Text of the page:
|Iodine @ Wikipedia|
I've talked before about research defining a deficiency in certain vitamins and minerals in relation to cases of autism on this blog; be it in relation to the vitamin-of-the-hour, vitamin D (see here) or vitamin B12 (see here) or something like zinc (see here).
The picture is a complicated one and not necessarily a universal one in terms of prevalence across the autism spectrum nor being solely due to poor eating patterns. But given the increasing understanding of the importance of nutrition to mental and physical health and wellbeing, one would expect quite a lot more to be said on this topic over the coming years.
The paper by Rasha Hamza and colleagues* detailing findings in relation to iodine in cases of autism and other family members adds to the interest. Based on a relatively small participant group, the authors reported that: "Of autistic children and their mothers, 54% and 58%, respectively, were iodine deficient". This contrasted with none of the 50 control group children or mothers presenting with iodine deficiency (ID).
Before progressing through the Hamza study further, I might point out that the British Dietetic Association (BDA) carries quite a detailed information sheet about iodine (see here) as does the US Office of Dietary Supplements (see here). Iodine is sourced mainly from food, and as you'll see from the links, outside of seafood and shellfish, milk and dairy products are one of the biggest dietary sources of iodine. Casein-free diet anyone?
A primary use for iodine in the body is for the production of thyroid hormones. Without going over previous ground, there is some research history when it comes to thyroid hormone and autism as per discussions on the measurement of thyroid hormone levels in autism (see here) and more recent research talking about maternal thyroid levels and offspring 'autistic symptoms' (see here). Dare I even mention the possible environmental variables which have been associated with thyroid function too?
Back to the Hamza paper. As well as measuring levels of urinary iodine (UI) - which apparently is quite a good way of measuring iodine intake** - the researchers also scored child participants with autism using the CARS so as to have some measure of the extent of their presented symptoms. That and examining levels of some of the various thyroid hormones, they were able to arrive at a few other preliminary, but potentially important conclusions.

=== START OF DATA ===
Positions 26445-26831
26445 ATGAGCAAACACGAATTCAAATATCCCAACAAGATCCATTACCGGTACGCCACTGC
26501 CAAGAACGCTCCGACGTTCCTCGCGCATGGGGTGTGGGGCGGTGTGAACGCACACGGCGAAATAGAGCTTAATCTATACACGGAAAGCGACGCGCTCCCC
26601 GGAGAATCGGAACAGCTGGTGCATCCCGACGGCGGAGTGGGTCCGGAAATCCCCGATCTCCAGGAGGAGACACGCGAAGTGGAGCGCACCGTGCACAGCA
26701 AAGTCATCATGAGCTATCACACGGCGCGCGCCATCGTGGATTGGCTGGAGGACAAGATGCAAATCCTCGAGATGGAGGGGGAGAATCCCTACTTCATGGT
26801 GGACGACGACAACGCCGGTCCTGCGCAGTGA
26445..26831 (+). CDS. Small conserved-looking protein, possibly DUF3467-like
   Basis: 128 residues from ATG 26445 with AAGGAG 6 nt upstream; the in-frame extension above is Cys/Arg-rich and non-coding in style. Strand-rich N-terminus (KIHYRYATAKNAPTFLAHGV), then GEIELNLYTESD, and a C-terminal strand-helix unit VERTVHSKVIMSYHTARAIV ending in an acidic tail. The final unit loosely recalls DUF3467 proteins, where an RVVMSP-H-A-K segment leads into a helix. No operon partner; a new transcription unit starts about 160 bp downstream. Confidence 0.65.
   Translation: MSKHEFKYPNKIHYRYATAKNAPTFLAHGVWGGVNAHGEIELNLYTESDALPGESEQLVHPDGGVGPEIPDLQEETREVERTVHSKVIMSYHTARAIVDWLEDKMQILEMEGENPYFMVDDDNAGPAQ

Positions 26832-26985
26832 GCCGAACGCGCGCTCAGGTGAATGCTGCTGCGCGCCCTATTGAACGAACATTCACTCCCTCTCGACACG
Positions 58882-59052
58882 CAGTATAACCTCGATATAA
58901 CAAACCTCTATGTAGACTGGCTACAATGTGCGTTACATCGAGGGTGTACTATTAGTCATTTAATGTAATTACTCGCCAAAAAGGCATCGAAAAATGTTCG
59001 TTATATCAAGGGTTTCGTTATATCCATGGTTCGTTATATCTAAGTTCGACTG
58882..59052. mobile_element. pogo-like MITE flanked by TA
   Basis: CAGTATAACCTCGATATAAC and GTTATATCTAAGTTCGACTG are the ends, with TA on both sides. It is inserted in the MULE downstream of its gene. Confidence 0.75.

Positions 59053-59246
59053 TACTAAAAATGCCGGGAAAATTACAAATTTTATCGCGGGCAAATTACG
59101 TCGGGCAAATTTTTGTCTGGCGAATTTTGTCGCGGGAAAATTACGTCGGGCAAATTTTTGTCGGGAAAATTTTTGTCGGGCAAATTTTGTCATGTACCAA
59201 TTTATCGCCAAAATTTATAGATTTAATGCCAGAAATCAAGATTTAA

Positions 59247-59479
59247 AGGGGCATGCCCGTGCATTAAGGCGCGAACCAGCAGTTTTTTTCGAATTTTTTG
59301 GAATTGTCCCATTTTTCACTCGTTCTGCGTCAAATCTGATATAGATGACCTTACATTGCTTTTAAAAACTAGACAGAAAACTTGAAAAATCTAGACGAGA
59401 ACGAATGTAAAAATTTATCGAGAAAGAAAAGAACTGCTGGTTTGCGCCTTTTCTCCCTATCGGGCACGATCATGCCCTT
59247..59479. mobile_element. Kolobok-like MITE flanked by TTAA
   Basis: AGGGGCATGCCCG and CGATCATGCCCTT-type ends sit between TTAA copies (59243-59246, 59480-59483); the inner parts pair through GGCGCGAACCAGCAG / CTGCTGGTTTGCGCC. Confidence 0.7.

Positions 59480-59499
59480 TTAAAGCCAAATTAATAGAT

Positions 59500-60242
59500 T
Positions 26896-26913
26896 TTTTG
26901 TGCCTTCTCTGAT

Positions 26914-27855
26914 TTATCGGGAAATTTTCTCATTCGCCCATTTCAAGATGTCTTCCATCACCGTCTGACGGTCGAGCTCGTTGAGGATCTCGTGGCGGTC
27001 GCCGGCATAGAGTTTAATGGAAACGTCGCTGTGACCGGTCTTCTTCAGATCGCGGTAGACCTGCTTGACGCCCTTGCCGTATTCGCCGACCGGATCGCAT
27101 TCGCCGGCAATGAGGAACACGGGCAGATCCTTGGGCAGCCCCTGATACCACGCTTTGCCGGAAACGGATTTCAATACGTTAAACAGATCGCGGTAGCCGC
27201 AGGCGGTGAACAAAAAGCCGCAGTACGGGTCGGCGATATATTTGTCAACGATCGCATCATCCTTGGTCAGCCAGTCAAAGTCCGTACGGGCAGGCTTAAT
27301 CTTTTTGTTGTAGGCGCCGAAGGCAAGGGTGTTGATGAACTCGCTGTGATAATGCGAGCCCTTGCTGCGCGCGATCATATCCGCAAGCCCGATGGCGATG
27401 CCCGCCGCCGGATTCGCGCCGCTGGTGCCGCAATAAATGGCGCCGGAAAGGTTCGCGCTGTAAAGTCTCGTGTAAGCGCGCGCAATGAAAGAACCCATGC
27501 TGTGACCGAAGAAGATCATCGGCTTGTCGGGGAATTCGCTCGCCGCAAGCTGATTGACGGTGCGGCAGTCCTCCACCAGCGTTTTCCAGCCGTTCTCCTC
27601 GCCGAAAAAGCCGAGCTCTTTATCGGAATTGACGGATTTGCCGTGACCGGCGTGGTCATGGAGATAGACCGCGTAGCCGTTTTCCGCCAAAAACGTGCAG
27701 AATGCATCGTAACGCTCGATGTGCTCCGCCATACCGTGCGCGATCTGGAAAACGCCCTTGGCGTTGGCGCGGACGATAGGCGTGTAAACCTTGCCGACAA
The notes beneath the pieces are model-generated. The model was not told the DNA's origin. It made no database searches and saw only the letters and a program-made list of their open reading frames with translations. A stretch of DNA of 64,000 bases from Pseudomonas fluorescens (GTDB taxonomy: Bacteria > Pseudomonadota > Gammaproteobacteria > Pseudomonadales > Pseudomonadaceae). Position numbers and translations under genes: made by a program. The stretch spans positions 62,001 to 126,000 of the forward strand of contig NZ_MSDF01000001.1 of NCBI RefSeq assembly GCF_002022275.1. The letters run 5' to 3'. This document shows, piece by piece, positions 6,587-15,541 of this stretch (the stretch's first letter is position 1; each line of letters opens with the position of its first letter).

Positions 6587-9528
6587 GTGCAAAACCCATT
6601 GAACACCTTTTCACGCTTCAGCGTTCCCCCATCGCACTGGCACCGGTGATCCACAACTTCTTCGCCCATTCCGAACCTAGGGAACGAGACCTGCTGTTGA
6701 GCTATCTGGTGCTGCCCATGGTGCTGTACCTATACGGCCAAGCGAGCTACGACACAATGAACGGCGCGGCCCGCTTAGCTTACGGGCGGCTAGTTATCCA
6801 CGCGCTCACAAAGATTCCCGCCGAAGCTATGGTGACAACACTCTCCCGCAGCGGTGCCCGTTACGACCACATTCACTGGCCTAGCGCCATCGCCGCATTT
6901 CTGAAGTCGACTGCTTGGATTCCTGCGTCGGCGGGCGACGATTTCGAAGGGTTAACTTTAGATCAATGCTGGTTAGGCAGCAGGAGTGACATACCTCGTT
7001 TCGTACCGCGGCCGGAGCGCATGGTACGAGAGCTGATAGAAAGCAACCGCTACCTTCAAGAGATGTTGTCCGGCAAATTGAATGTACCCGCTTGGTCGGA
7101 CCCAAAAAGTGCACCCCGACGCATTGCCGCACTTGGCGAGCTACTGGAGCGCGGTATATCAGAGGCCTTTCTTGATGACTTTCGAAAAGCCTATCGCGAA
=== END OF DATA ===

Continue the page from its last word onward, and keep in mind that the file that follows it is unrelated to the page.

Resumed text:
"Childhood Autism Rating Scale (CARS) score correlated negatively with UI (r = -0.94, p <0.001)". I'm no statistician (add it to the long list of things for which I'm more amateur than professional) but a correlation (r) of -0.94 seems pretty good to me bearing in mind that (1) or (-1) indicates a perfect positive and negative correlation respectively. This data translates as a higher CARS score being generally associated with lower levels of urinary iodine. Further, when looking maternal and child UI output and other thyroid hormones, the authors reported some interesting positive correlations between child and mother values obtained.
It would be easy to say that the Hamza study has some methodological issues. Outside of the quite small participant group, and their exclusive focus on Egyptian families, this was very much a snapshot study in terms of looking at participants at a particular point in time. CARS, like many other autism screening and assessment instruments, is still quite a subjective measure also and who's to say that if this study was repeated a week or a month later, whether similar results would be had with the same group. And then there is that milk-free dietary issue to also consider...
But with all that in mind, this remains an interesting study. I note that other independent groups have also reported issues with iodine being related to cases of autism as per the findings by Blaurock-Busch and colleagues*** (open-access here) and a familiar name to this blog (see here) Jim Adams and his paper***. I was also drawn to an interesting communication on the topic of iodine deficiency as being related to autism from Sullivan & Maberly**** as food for thought, bearing in mind I'm less inclined to believe there is just one factor linked to the increasing numbers of cases of autism being reported.
So, perhaps on that collected basis, there is a little more research to do when it comes to iodine and autism? Oh, and with my blogging caveat about no medical or clinical advice given or intended, please take some proper medical advice if you're thinking about supplementing with iodine (see here).
To close, The Life of Riley by the Lightning Seeds (not to be confused with the life of Whiteley).
* Hamza RT. et al. Iodine Deficiency in Egyptian Autistic Children and Their Mothers: Relation to Disease Severity. Arch Med Res. 2013 Oct 9. pii: S0188-4409(13)00222-1. doi: 10.1016/j.arcmed.2013.09.012.
** Delange F. et al. Determining median urinary iodine concentration that indicates adequate iodine intake at population level. Bulletin of the World Health Organization. 2002; 80: 633-636.
*** Blaurock-Busch E. et al. Toxic Metals and Essential Elements in Hair and Severity of Symptoms among Children with Autism. Maedica (Buchar). 2012 Jan;7(1):38-48.
**** Adams JB. et al. Analyses of toxic metals and essential minerals in the hair of Arizona children with autism and associated conditions, and their mothers. Biol Trace Elem Res. 2006 Jun;110(3):193-209.
***** Sullivan KM. & Maberly GF. Iodine deficiency as a cause of autism? BMJ. Rapid Response. 13 October 2004.
Hamza RT, Hewedi DH, & Sallam MT (2013). Iodine Deficiency in Egyptian Autistic Children and Their Mothers: Relation to Disease Severity. Archives of medical research PMID: 24120386